MU Funds Research with Real World Effects

6 years 10 months 3 weeks ago Friday, August 09 2013 Aug 9, 2013 Friday, August 09, 2013 11:35:00 AM CDT August 09, 2013 in News
By: Ellie Coatar, KOMU 8 Reporter
loading

COLUMBIA - University of Missouri researchers said they are making crucial developments in cancer treatment and finding interactive ways to cope with tough issues like breast cancer and body image.

One team is using the MU Research Reactor to make radioactive materials that can be used to find or treat diseases, especially cancer.

Research director David Robertson said, "We're the only university in the United States that have developed three FDA approved radio pharmaceuticals," Robertson said.

One is for inoperable liver cancer, one is a treatment for bone cancer and another helps generate images of the brain.

"The things that we're developing now are in over 30 clinical trials in Europe," he said.

The vice chancellor of research said the university provides more radioisotopes for medicine and health care than any other reactor in the United States.

"We sell everything from isotopes to ice cream," Robert Duncan said. "Radio pharmaceuticals can literally be godsend for people that have inoperable tumors or other conditions."

But science is not the only research area. MU has notable projects in departments across the board, including theatre.

Professor Suzanne Burgyone said she uses interactive audience experiences as a teaching tool.

Burgyone has worked with educators and psychologists since 2003 to develop the MU Interactive Theatre Troupe, which focuses on difficult topics such as diversity, homophobia and body image. She said the program also helps breast cancer patients develop better relationships with their doctors.

"You get to understand more about the context and where people are coming from, where the characters are coming from," she said. "We invite audience members to say 'stop' and replace one of the actors to solve the problem."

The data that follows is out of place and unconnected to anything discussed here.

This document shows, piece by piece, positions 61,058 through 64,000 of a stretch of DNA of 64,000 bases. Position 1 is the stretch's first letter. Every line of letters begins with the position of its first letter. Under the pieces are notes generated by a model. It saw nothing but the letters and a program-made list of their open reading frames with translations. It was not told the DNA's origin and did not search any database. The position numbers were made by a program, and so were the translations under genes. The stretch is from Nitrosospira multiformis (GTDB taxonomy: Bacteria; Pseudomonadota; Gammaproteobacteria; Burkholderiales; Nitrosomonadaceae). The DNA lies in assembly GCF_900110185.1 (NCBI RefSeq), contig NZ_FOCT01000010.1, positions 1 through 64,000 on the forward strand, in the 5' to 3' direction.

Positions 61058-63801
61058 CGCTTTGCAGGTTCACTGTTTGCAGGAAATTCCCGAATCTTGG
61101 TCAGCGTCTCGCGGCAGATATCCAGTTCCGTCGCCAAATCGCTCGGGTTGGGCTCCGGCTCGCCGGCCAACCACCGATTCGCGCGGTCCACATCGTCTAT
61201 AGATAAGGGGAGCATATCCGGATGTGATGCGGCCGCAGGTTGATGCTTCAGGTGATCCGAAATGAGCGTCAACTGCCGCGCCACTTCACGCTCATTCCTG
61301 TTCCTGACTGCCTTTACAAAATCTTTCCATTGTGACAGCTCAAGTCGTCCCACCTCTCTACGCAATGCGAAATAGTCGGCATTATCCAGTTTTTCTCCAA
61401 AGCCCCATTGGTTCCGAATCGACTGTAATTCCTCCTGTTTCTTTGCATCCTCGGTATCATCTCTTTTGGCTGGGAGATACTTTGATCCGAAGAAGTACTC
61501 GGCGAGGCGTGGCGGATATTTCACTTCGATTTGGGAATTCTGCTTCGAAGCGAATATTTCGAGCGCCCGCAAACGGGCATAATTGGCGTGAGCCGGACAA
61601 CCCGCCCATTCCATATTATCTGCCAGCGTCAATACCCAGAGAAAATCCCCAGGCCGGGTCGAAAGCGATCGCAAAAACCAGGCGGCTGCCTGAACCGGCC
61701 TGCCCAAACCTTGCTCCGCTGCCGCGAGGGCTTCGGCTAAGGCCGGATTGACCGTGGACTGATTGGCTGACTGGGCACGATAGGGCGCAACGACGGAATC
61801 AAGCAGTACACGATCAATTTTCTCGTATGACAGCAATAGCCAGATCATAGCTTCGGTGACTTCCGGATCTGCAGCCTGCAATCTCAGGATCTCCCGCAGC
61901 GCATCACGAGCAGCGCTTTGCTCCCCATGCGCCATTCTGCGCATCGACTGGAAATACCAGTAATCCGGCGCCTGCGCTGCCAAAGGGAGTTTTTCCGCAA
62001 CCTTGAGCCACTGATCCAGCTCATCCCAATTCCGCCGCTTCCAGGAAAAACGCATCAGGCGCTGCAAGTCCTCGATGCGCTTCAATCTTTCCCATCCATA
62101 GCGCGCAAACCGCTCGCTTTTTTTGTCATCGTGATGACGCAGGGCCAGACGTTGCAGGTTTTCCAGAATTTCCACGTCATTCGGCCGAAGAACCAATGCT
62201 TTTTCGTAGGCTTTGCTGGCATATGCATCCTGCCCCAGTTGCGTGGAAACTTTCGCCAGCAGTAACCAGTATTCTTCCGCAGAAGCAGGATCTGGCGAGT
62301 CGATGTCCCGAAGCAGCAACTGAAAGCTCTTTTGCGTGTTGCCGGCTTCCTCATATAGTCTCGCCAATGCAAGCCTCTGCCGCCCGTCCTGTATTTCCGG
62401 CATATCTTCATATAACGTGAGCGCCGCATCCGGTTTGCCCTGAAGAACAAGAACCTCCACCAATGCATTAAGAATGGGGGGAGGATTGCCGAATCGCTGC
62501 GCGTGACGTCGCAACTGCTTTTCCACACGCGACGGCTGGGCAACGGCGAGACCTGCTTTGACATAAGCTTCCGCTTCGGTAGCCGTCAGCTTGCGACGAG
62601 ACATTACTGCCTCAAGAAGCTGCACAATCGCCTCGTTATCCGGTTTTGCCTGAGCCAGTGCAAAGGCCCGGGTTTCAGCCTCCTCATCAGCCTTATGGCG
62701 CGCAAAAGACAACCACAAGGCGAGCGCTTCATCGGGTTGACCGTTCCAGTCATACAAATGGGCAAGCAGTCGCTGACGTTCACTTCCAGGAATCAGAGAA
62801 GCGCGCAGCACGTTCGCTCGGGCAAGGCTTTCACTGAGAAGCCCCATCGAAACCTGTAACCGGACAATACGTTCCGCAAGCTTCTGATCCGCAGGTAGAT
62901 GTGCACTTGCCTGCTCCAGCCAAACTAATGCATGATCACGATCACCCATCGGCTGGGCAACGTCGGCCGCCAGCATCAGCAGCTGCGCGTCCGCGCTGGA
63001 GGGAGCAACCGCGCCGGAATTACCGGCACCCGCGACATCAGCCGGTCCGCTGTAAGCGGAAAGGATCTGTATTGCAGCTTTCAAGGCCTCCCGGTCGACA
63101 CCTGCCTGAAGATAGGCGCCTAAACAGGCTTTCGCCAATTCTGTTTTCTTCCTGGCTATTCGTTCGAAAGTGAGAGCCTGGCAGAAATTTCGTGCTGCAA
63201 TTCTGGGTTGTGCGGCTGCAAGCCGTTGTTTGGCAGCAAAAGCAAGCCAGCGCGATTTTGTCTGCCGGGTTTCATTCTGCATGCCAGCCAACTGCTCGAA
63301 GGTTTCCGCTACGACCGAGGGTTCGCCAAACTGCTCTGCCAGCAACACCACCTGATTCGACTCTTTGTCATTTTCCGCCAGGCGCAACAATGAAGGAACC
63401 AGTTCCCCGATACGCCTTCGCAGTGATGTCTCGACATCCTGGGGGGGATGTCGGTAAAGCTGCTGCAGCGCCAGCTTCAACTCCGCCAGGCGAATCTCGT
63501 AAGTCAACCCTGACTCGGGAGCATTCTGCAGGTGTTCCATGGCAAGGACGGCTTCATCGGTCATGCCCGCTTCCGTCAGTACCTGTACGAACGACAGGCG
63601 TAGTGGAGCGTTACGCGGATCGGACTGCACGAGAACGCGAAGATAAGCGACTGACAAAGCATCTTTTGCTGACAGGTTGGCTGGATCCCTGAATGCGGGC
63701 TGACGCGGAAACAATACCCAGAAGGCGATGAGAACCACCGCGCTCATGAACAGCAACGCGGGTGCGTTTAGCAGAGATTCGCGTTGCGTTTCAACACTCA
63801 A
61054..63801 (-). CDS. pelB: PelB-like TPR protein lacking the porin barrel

Much of the funding for the Interactive Theatre Troupe comes from grant money shared with other departments.

Duncan said MU's greatest strength is its interdisciplinary cooperation.

"I've never seen a university more collaborative, where people in different areas will seek each other out based upon a societal need or an opportunity to understand something that we don't fundamentally understand yet," Duncan said. "And that's really exciting."

MU is especially strong in plant and animal sciences, he said. Because of this, Duncan said, the majority of research funding goes to that department.

The university has $238 million in externally funded projects and more than $200 million per year in "academic enterprise" or graduate and undergraduate educational projects. Many of the academic enterprise projects make products that can be sold to fund more research.

Last year, MU researchers received about $170 million from government agencies. These grants come from lengthy and competitive application processes. Some of the big sponsors include the U.S. Department of Agriculture and National Science Foundation.

The U.S. Department of Health and Human Services funds more research at MU than any other agency.

The MU Office of Research serves every department on campus and manages more than 3,100 active projects at a time.

More News

Grid
List
(CNN) -- Sleep problems in early childhood may be linked to the development of certain mental health disorders in adolescence,... More >>
2 hours ago Thursday, July 02 2020 Jul 2, 2020 Thursday, July 02, 2020 9:26:54 AM CDT July 02, 2020 in A Brighter Tomorrow
COLUMBIA - Boone County has seen its number of COVID-19 cases rise over the past few weeks. This has prompted... More >>
6 hours ago Thursday, July 02 2020 Jul 2, 2020 Thursday, July 02, 2020 4:51:00 AM CDT July 02, 2020 in News